- Natural England
Natural England Agency overview Formed 1 October 2006 Jurisdiction England Headquarters Sheffield, England Employees 2,636 (2010) Annual budget £282 million (2010) Agency executives Mr Poul Christensen, Chair
Dr Helen Phillips, Chief Executive 
Parent agency Department for Environment, Food and Rural Affairs Website www.naturalengland.org.uk
Natural England is the non-departmental public body of the UK government responsible for ensuring that England's natural environment, including its land, flora and fauna, freshwater and marine environments, geology and soils, are protected and improved. It also has a responsibility to help people enjoy, understand and access the natural environment.
Natural England focuses its activities and resources on four strategic outcomes:
- a healthy natural environment
- enjoyment of the natural environment
- sustainable use of the natural environment
- a secure environmental future
Roles and responsibilities
As an non-departmental public body (NDPB), Natural England is independent of government. However, the Secretary of State for Environment, Food & Rural Affairs has the legal power to issue guidance to Natural England on various matters, a constraint that was not placed on its predecessor NDPBs.
Its powers include awarding grants, designating Areas of Outstanding Natural Beauty and Sites of Special Scientific Interest, managing certain National Nature Reserves, overseeing access to open country and other recreation rights, and enforcing the associated regulations. It is also responsible for the administration of numerous grant schemes and frameworks that finance the development and conservation of the natural environment, for example Environmental Stewardship, Countryside Stewardship, Environmentally Sensitive Areas, and Access to Nature.
It is responsible for the delivery of some of Defra's Public Service Agreements (e.g. reversing the long-term decline in the number of farmland birds by 2020 and improving public access to the countryside).
Natural England was established on 1 October 2006 by the Natural Environment and Rural Communities Act 2006, which implemented the recommendations of a rural review by Christopher Haskins, Baron Haskins of Skidby. It was formed by the amalgamation of three founder bodies:
- Countryside Agency, the landscape, access and recreation elements
- English Nature
- Rural Development Service, the environmental land management functions of Department for Environment, Food and Rural Affairs (Defra)
It received the powers of the founder bodies, including awarding grants, designating Areas of Outstanding Natural Beauty and Sites of Special Scientific Interest, managing certain National Nature Reserves, overseeing access to open country and other recreation rights, and enforcing the associated regulations. It is also responsible for the administration of numerous grant schemes and frameworks that finance the development and conservation of the natural environment, for example Environmental Stewardship, Countryside Stewardship, Environmentally Sensitive Areas, and Access to Nature.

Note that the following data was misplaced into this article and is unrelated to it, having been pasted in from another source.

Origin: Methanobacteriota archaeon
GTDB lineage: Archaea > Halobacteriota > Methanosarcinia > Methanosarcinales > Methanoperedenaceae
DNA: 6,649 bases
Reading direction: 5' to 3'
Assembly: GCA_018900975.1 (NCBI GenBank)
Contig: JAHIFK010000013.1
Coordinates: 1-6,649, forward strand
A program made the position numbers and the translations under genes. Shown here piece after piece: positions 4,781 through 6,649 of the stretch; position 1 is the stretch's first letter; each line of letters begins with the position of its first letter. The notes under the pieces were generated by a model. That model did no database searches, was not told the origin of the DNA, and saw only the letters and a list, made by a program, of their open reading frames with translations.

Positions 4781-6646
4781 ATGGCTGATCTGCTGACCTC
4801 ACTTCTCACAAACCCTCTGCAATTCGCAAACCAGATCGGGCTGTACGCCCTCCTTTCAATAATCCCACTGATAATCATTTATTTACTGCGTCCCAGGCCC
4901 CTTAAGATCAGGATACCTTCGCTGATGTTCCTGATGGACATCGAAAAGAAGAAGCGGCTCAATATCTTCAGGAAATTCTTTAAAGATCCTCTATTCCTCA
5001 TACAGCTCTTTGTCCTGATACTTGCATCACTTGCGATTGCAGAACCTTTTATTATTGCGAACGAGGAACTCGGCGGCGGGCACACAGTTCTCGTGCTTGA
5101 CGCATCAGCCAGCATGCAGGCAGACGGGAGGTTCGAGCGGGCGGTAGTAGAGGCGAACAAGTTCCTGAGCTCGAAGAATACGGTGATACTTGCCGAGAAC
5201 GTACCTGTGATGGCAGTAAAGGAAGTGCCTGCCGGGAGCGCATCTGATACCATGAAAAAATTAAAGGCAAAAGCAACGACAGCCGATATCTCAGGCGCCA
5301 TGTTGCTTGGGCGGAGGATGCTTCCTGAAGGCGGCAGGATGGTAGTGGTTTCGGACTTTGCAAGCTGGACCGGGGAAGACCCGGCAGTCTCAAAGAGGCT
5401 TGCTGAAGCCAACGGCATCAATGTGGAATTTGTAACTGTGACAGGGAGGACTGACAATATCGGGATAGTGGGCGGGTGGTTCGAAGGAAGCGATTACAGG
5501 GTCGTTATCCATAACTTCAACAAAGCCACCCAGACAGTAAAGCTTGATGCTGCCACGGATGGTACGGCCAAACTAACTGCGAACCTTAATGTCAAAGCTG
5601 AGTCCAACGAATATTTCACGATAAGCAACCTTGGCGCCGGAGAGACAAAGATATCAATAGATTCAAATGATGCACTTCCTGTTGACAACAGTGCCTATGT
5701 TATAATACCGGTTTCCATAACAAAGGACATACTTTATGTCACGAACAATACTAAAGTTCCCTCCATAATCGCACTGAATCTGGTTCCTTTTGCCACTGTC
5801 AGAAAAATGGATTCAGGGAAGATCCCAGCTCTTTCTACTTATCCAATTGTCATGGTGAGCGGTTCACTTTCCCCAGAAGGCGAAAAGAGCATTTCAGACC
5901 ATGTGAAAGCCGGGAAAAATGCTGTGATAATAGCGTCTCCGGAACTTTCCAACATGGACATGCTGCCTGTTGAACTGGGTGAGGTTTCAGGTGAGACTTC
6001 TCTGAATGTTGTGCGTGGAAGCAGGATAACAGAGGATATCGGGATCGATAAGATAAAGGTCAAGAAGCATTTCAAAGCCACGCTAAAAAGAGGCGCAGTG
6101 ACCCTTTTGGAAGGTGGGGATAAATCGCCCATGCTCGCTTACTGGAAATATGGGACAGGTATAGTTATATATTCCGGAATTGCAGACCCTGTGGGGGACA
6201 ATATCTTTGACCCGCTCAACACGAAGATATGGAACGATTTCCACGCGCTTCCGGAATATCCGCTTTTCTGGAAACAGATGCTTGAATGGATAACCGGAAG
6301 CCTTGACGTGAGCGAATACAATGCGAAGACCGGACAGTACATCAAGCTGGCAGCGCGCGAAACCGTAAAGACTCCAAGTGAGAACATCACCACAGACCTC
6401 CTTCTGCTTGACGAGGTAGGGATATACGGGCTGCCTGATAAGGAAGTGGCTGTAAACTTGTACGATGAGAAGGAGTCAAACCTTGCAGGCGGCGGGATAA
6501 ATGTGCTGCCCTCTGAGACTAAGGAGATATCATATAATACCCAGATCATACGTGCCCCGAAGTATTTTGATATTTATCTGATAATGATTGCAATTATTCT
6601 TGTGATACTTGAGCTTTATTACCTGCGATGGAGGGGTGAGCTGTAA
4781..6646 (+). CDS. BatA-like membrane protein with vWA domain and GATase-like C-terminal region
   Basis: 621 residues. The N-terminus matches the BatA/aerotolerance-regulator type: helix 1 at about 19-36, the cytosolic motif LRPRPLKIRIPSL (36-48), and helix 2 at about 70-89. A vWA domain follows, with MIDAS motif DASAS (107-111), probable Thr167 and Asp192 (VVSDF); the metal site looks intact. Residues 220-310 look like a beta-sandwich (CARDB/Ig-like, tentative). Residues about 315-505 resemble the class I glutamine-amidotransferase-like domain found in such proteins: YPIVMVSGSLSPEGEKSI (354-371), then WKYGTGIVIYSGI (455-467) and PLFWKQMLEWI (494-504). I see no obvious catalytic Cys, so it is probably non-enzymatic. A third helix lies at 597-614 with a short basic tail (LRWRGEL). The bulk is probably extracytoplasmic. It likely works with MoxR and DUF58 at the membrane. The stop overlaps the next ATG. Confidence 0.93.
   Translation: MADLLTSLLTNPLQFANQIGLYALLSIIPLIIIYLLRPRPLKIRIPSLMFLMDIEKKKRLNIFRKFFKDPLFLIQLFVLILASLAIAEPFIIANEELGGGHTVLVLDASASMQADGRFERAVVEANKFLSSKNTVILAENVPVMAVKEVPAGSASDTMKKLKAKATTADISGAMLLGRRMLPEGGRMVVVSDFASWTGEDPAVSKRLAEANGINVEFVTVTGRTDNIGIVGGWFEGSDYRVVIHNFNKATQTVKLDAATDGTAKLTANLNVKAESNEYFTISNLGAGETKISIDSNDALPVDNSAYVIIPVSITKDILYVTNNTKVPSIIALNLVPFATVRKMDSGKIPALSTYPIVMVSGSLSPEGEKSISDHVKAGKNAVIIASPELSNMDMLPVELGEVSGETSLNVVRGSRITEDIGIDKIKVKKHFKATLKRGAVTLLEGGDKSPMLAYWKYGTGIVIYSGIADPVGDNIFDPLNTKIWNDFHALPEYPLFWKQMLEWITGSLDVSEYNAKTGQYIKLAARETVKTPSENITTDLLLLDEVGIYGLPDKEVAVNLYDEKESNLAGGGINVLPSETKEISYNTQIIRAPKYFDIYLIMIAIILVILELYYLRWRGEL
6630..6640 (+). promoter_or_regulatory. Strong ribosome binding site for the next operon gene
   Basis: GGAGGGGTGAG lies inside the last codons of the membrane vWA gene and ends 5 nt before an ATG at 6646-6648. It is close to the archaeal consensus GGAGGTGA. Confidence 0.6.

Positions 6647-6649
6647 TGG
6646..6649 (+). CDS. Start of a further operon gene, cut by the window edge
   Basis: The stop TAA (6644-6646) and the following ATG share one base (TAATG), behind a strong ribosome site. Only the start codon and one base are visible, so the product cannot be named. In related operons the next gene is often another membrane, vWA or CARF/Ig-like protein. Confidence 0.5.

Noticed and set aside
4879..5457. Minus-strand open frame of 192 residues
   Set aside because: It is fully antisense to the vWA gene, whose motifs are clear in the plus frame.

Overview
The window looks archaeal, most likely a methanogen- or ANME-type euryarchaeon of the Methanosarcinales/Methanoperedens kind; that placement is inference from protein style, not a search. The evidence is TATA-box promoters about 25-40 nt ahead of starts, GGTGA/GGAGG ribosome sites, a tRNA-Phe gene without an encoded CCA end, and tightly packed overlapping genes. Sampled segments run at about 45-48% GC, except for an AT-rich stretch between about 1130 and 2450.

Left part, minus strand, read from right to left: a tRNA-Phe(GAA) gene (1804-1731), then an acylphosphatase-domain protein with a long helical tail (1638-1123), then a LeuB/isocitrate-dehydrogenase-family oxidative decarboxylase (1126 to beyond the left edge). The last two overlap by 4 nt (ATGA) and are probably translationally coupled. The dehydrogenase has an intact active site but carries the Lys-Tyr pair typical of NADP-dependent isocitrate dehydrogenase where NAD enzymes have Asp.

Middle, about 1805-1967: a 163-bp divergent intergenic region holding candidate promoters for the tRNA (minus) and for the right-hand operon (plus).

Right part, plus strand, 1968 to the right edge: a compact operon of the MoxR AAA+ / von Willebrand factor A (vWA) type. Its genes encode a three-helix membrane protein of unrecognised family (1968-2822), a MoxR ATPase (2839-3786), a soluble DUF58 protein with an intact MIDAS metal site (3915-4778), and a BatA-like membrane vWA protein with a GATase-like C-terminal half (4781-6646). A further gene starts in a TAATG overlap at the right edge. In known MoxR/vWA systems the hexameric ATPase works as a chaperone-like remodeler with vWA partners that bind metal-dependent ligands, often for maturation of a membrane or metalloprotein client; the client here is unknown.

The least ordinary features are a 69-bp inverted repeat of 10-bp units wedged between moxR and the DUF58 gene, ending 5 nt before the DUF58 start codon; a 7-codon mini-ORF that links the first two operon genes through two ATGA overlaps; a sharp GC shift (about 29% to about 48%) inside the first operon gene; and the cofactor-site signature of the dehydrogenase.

State of the natural environment
In May 2008, Natural England published a report, "State of the Natural Environment", which brought together statistics and facts about England's environment. The report was intended to be used by environmental organisations as a benchmark and source for policy development. It complements reports produced by other organisations:
- Environmental facts and figures Environment Agency
- Heritage counts English Heritage
- State of the UK's birds RSPB
- State of Britain's butterflies Butterfly Conservation
Natural England is funding eight demonstration green exercise projects through local regional partnerships. The main aim is to increase levels of physical activity and people's connections to their local green spaces.
Natural England is promoting the concept of Green Infrastructure as a way to deliver a wide range of benefits for people and the natural environment together. It believes that Green Infrastructure should be delivered via the spatial planning system, as an integral part of new development everywhere. They[who?] say it should also form a key part of proposals to regenerate existing urban areas.
Natural England is working with partners in the Growth Areas, Growth Points and proposed Eco-towns to prepare and implement Green Infrastructure strategies and demonstrate good practice on the ground.
Natural England was challenged in High Court in 2006 by Peter Boggis, a pensioner who protected his house from erosion. Natural England claimed that as the site of Boggis's house was a Site of Special Scientific Interest (SSSI), the protection went against the scientific community's interests. Natural England lost the case in 2009, when Mr. Justice Blair, the brother of the former Prime Minister, ruled that Mr. Boggis' "human predicament" was more important than the site's SSSI status. Natural England won the subsequent appeal in October 2009.
Sir Martin Doughty - first Chair of Natural England 2006-2009
- ^ a b Annual Report and Accounts 1 April 2009 to 31 March 2010
- ^ Natural England Board Natural England
- ^ a b Natural Environment and Rural Communities Act 2006
- ^ Public Update on implementation of Lord Haskins’ Rural Delivery Review - Recommendations 1-9
- ^ Natural England chooses IBM as its transformation partner
- ^ High Court judgment confirms conservation status of Easton Bavents cliffs
- Natural England official website
- Walking for Health, aka Walking the way to Health
- Natural Environment and Rural Communities Act 2006
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